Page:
You can parallel up to three LEDS per resistor but not more. The reason paralleling LEDS is strongly
frowned on is that if ONE of the LEDS goes OPEN, the remaining two assume the current of the blown
LED. This scenario can lead to a catastrophic chain reaction that can start with one failure and then
lead to successive failures. Once the current reaches the "tipping point" , the whole thing goes up in
smoke in the blink of an eye.
If you can avoid it, don't parallel LEDS.

SFH4550 will tolerate being driven the way I describe.

The reason for a continuously pulsed input is to get multiple images in a single exposure.

Thanks for the help everyone.

So do you have the part number of this IR LED that can stand 1A?

Forward voltage
Durchlassspannung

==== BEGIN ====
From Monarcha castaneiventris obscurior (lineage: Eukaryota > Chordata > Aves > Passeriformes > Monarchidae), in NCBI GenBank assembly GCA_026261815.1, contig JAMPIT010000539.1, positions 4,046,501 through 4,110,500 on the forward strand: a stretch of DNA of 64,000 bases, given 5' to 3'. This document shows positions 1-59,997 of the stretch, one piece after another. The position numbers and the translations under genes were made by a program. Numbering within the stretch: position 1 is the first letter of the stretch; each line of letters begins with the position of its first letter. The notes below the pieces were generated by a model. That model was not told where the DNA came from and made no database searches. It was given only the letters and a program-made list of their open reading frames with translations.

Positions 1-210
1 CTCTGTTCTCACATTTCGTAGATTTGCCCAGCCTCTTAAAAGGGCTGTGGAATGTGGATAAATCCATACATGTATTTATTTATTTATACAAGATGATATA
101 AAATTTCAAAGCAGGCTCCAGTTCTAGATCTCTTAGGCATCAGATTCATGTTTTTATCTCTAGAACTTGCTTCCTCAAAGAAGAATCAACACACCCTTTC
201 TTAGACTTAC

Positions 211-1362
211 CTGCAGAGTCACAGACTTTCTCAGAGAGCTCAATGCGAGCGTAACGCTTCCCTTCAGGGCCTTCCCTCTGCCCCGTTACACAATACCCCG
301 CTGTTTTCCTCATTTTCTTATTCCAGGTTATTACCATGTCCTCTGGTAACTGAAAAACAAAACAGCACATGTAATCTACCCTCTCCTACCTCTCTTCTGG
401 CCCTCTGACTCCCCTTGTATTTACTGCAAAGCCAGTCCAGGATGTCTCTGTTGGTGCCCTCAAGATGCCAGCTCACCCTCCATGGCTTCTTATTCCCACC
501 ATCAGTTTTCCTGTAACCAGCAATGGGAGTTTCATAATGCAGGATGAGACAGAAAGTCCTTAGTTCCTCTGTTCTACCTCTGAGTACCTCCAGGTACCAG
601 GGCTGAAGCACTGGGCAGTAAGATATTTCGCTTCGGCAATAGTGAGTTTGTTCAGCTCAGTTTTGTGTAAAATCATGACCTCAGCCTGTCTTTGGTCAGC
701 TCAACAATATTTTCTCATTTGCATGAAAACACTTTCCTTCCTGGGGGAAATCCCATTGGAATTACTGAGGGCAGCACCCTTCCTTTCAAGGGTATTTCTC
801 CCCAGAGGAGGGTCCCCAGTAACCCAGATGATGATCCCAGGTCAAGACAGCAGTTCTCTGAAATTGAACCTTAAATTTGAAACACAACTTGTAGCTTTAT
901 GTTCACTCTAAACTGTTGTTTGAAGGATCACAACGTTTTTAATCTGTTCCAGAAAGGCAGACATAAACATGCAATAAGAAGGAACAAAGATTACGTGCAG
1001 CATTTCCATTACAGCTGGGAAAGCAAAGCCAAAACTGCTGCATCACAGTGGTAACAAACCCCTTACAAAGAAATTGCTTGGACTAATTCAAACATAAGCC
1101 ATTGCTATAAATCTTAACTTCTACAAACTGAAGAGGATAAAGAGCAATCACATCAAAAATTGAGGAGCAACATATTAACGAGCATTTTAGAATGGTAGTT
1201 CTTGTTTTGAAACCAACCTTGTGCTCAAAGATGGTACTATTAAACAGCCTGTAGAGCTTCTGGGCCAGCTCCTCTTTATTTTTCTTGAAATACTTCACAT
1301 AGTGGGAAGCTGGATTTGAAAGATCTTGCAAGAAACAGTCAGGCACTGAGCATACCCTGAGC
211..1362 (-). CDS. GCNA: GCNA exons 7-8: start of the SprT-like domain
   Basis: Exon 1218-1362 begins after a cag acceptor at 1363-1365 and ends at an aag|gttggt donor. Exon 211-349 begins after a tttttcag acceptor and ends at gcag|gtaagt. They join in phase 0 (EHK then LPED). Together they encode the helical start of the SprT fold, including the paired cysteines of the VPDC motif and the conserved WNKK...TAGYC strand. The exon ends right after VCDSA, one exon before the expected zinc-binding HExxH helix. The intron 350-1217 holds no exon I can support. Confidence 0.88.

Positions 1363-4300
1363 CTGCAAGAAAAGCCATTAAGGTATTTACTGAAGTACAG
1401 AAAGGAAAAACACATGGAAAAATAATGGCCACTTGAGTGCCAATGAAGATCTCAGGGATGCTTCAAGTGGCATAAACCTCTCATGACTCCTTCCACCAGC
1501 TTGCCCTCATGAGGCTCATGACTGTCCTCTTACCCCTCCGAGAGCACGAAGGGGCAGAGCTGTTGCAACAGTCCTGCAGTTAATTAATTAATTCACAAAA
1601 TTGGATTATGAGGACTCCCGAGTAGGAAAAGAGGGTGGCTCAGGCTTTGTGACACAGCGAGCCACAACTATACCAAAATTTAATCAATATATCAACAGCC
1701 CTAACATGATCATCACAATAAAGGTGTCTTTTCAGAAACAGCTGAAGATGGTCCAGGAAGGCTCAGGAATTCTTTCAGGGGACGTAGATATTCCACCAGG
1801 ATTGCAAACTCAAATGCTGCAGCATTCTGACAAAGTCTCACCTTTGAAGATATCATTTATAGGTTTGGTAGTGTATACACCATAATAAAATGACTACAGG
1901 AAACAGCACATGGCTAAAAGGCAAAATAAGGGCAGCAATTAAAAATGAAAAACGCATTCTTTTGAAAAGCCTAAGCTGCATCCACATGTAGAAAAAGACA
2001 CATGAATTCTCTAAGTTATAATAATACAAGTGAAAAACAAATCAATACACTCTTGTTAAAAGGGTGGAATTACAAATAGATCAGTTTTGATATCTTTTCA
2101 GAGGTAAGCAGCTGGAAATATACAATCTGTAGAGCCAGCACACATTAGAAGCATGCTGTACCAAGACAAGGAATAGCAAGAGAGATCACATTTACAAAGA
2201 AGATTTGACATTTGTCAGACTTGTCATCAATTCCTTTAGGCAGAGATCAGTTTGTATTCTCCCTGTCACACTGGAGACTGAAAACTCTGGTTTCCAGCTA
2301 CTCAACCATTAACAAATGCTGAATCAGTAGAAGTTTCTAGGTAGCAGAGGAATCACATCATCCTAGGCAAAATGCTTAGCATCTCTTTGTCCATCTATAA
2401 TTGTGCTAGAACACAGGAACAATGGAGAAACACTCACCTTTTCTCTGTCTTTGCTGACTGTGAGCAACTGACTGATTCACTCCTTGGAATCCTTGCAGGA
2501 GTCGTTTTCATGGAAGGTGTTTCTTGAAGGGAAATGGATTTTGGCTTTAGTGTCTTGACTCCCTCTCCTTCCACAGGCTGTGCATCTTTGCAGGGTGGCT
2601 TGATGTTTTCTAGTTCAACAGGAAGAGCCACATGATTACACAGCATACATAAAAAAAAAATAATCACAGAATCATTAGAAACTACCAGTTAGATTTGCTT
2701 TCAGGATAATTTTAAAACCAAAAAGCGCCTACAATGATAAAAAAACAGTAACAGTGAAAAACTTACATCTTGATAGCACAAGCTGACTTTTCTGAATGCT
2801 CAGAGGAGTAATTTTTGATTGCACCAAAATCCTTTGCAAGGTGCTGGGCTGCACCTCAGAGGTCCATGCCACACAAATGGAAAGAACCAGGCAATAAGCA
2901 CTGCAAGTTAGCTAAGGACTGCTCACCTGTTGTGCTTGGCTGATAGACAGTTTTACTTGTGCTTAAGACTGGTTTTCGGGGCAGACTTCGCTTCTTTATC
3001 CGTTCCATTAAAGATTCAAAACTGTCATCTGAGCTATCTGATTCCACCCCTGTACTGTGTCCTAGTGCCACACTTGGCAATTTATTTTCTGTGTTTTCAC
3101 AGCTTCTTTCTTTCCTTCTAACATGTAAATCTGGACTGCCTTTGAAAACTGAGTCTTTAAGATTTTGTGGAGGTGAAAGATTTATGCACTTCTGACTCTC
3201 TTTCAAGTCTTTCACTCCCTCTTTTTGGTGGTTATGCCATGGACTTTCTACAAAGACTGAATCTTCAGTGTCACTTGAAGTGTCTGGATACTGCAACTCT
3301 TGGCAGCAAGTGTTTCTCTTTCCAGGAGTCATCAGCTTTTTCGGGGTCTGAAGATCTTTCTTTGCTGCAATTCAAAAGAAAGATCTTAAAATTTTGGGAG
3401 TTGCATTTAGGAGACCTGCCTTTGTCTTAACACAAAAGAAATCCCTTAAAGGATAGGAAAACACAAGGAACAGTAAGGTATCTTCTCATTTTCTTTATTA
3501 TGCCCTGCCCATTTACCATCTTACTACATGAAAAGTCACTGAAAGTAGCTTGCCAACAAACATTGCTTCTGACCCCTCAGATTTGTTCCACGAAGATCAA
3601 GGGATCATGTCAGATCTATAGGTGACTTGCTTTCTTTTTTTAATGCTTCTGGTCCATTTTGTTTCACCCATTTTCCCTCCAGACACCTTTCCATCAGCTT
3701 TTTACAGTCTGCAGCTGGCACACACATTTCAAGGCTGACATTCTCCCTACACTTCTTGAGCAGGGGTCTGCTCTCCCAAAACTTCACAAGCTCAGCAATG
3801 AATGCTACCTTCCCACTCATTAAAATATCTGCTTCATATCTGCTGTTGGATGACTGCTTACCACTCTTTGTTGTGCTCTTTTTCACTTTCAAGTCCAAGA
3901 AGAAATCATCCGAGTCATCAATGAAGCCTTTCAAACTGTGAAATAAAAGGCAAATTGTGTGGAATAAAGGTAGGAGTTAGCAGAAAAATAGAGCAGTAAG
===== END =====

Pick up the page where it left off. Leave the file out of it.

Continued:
(IF = 1 A, tp = 100 μs)

SFH4550

Period for 2kHz is 500 uS,
The device is only rated for 100uS
which would be 10 kHz , not 2 kHz.

Where did you get the 500uS spec ? (because I’m looking at the datasheet and I don’t see it)

@OP,
If it’s Design Review, it is customary to include the part number of the device on a schematic.
Also, if you are asking for a design review, I am compelled to point out that while your math may
be somewhat correct, your understanding of electronics is not. It is customary to use 10 series
resistors (one in series with EACH LED) with the value 4.7 ohm /1 W . The combined resistance
of these resistors will be:

Rp= 1


1/R1 +1/R2+1/R3+1/R4+1/R5+1/R6+1/R7+1/R8+1/R9+1/R10

= 1


[ (0.21276595744680851063829787234043) X 10]

= 0.47 ohm/10W

This prevents a failure in one led from triggering a catastrophic cascade failure of the other leds because